Sunday, September 30, 2012

Lance Armstrong, Doping, and the Rules of Sport

I'm not a person who follows any sports as a fan, so I tend to come at issues like drug use in professional sports as a bit of an outsider. The recent controversy with Lance Armstrong being stripped of his Tour De France titles got me thinking about several aspects of professional sport that bother me.

Let me say up front that I think Armstrong probably is guilty of doping, and that I don't think he should have his titles taken from him. Contradictory? Read on!

The Joy of Pissing Into a Container

The first point of concern here is the rampant use of, not drugs, but drug testing in sports. It's just accepted as a standard thing these days, but taking frequent drugs tests is kind of demeaning and humiliating. Whether it's urine samples or blood tests, it's still a violation of your person and it has the implication that you are being treated as guilty until proven innocent, both things that shouldn't be taken lightly.

I'm not necessarily saying that drug testing shouldn't be done at all in sports (though I probably am saying that), but I do think that when you subject athletes to hundreds of drug tests, as Armstrong has been, then at the very least you should be willing to stand behind those tests and accept them as valid. If Armstrong can pass hundreds of drug tests over his career with flying colours and then still have things like this doping issue come up years later, then we're basically saying that not only are athletes being demeaned regularly at the time they compete, but on top of that they will still be accused of cheating afterwards anyway, basically giving them the worst of both worlds.

Who Won the Tour De France Then?

Various top cyclists have claimed that 'everyone' at the highest levels of professional competitive cycling dopes or uses drugs of some sort. This is in fact part of the argument against Armstrong; that he can't possibly have been beating all of these other cyclists who were doping unless he was too.

If this level of cheating is really happening, then who do you even call the winner in the Tours De France that Armstrong won? Everyone passed their drug tests, so who was the best performer in each event that you can confidently say didn't cheat?

Who Sets the Rules?

When 'everyone' at the highest levels of a sport is cheating, is it really cheating? Various organizations make the rules for each sport, and decide which substances are allowed and which are banned. But who really is in the best position to decide what is okay? If most of the top athletes in any sport are doing something, then I think that's a very strong argument that what they are doing is not wrong, and that the rules are out of date. These are the actual people dedicating their lives to the pursuit of some pointless, arbitrary activity, and if they don't feel that taking some particular substance diminishes the 'purity' of that activity, then shouldn't this more or less be the definition of what that sport is? I would apply the same reasoning to changing rules in a sport too.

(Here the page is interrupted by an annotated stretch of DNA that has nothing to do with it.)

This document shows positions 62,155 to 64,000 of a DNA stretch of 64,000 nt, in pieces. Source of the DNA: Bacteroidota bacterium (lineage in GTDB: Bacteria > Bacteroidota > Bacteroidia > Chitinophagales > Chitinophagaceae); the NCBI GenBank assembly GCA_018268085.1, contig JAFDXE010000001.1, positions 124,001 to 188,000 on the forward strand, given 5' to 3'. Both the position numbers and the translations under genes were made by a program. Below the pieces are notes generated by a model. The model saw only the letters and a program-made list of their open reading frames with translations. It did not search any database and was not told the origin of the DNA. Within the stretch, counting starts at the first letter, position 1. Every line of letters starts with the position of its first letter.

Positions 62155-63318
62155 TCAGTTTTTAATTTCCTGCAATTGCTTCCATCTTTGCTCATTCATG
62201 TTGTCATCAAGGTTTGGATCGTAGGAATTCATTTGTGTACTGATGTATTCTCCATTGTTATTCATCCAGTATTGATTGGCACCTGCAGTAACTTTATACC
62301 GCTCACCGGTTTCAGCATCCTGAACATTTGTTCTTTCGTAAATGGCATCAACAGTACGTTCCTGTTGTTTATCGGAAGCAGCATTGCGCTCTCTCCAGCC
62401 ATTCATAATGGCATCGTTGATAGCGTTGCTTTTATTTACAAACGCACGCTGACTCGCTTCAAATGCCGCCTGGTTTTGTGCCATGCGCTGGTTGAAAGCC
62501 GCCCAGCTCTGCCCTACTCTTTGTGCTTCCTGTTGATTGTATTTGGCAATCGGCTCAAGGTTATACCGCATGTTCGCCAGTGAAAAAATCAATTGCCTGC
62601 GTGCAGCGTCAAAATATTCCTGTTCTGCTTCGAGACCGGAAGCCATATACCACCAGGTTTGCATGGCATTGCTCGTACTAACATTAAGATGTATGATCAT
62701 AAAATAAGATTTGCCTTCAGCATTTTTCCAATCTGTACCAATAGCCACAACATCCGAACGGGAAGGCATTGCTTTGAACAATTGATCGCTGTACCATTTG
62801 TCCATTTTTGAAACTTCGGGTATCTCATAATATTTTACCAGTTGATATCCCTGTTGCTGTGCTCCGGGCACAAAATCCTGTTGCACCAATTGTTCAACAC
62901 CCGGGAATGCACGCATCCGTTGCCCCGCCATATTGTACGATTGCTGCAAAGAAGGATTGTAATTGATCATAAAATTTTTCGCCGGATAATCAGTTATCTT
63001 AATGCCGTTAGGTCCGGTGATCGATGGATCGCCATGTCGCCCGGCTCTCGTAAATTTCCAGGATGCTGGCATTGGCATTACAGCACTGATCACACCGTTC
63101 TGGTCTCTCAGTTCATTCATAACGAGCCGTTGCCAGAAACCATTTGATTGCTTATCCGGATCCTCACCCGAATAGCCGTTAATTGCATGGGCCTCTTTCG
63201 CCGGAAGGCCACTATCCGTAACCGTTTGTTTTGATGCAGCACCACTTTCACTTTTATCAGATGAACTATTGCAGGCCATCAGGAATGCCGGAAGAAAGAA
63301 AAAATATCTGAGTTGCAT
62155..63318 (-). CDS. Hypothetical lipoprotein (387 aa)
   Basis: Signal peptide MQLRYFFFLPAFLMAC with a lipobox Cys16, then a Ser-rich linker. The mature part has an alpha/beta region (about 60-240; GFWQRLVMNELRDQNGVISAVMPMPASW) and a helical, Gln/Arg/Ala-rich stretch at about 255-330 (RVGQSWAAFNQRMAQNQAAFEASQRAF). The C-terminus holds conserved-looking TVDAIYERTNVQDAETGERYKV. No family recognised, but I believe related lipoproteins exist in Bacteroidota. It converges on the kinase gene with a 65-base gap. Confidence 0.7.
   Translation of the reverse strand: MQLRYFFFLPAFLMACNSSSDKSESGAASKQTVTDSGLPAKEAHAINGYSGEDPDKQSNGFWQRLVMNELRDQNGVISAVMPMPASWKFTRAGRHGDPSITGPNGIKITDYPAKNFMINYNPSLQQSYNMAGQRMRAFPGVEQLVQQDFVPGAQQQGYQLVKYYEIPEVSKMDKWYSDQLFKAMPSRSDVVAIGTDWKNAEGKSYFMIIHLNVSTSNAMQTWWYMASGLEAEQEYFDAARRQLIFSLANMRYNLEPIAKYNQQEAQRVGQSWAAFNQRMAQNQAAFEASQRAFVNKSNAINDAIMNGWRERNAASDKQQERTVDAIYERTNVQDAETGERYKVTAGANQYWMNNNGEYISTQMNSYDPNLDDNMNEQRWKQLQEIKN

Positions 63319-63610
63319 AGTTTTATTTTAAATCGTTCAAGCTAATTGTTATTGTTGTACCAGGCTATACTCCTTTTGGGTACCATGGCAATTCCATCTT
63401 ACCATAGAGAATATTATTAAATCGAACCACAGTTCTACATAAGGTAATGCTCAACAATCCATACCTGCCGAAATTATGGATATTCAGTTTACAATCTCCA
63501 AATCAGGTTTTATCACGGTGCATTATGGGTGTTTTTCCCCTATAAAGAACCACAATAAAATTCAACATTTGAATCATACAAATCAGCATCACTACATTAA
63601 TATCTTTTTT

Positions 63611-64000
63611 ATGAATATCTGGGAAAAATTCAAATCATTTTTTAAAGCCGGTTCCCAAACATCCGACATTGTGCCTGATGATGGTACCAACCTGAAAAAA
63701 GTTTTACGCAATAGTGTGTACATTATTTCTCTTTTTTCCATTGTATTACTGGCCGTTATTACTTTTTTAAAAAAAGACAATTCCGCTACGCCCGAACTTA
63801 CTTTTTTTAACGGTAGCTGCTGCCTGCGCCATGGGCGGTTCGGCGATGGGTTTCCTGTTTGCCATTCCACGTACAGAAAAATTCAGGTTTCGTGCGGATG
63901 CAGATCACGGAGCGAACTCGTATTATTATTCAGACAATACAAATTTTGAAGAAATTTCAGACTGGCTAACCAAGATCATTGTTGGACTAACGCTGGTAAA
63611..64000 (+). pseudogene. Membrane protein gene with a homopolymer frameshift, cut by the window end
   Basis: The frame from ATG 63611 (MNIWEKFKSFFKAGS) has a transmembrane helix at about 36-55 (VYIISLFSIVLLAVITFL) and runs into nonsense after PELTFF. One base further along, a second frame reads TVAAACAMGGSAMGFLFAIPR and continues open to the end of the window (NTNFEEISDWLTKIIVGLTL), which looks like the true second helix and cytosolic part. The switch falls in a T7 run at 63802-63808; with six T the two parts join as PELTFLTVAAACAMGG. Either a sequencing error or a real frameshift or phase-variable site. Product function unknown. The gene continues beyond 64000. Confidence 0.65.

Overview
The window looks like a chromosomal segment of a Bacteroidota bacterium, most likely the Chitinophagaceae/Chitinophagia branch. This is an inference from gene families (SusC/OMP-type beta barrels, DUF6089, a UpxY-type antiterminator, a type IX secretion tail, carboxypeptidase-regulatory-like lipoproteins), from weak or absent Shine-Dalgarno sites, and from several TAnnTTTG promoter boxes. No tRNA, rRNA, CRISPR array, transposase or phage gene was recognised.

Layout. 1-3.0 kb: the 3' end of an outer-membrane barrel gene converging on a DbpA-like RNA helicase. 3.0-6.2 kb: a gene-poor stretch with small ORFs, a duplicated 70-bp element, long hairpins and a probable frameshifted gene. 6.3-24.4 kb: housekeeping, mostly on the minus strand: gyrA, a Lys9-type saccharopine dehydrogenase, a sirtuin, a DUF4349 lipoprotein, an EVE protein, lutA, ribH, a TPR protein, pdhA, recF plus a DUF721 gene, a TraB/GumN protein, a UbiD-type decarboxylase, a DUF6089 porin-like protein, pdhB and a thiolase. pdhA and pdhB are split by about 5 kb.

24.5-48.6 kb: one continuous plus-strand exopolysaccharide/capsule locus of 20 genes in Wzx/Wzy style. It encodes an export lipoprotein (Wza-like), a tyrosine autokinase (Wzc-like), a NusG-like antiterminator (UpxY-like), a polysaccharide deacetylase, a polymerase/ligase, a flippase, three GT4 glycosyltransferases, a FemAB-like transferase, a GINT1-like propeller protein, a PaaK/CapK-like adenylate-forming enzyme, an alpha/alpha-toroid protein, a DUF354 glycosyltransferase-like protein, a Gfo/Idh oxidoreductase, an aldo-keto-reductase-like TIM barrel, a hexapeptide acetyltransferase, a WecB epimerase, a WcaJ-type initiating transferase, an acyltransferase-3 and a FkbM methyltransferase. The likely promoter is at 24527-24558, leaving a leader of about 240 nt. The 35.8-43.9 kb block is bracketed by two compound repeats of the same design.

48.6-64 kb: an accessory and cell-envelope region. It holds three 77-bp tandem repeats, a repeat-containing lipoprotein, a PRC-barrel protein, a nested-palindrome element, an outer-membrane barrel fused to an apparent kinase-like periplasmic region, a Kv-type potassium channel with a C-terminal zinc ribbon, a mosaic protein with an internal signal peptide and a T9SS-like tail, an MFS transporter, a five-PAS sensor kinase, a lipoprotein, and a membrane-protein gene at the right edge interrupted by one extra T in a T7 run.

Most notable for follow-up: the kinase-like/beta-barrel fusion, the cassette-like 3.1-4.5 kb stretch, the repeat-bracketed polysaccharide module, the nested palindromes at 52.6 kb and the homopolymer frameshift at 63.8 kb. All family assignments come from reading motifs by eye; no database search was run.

Which Enhancements are Okay?

Over time we continue to make advances in nutrition and technology, and these things impact on sports. Better cycles, aerodynamic helmets and clothing, all of these things can improve a person's performance. A better diet, supplementation with protein, vitamins, all sorts of substances can also improve a person's performance. It's a very grey and muddy area deciding which things should be acceptable and which shouldn't. Do you care if your favourite athlete is taking steroids? EPO? Creatine? Cold and flu tablets? Pain killers? Caffeine? Multivitamins? Protein shakes?

If a competing athlete has, say, a naturally high testosterone level, would you have a problem with other athletes taking supplements that boosted their testosterone to the exact same level? In the not too distant future gene therapy will make it possible to enhance our bodies at the genetic level, giving us all sorts of performance enhancement possibilities that will be totally undetectable. At that point, people will either need to figure out what the purpose of competitive sports actually is, or pine for the good old days when people just did blood doping and steroids!

Saturday, September 22, 2012

God the Game Developer

Countless volumes have been written contemplating the nature of God. People much smarter than me have invented all kinds of intricate logical reasoning to explain why he does what he does, and doesn't do what he doesn't do.

The problem, of course, is that if you start with faulty premises, no matter how clever your reasoning is from that point, it's all basically wasted effort. The most obvious faulty premise here is that a god must exist. Sure, it's possible that some supernatural being exists and is the direct cause of our universe, but without evidence it is pure speculation. It certainly shouldn't be treated as an axiom!

What I find more interesting, though, is the persistence of attributes that are frequently assigned to god, and then used as further premises on which to base even more pointless philosophical speculation. Coming up with explanations for questions such as, "If God is good, why does he let bad things happen to good people", is a complete waste of time if the premise "God is good" is wrong, yet very smart people persist in doing exactly this.

The most common attributes people like to gift God with are:
  • Omniscience (all knowing)
  • Omnipotence (all powerful)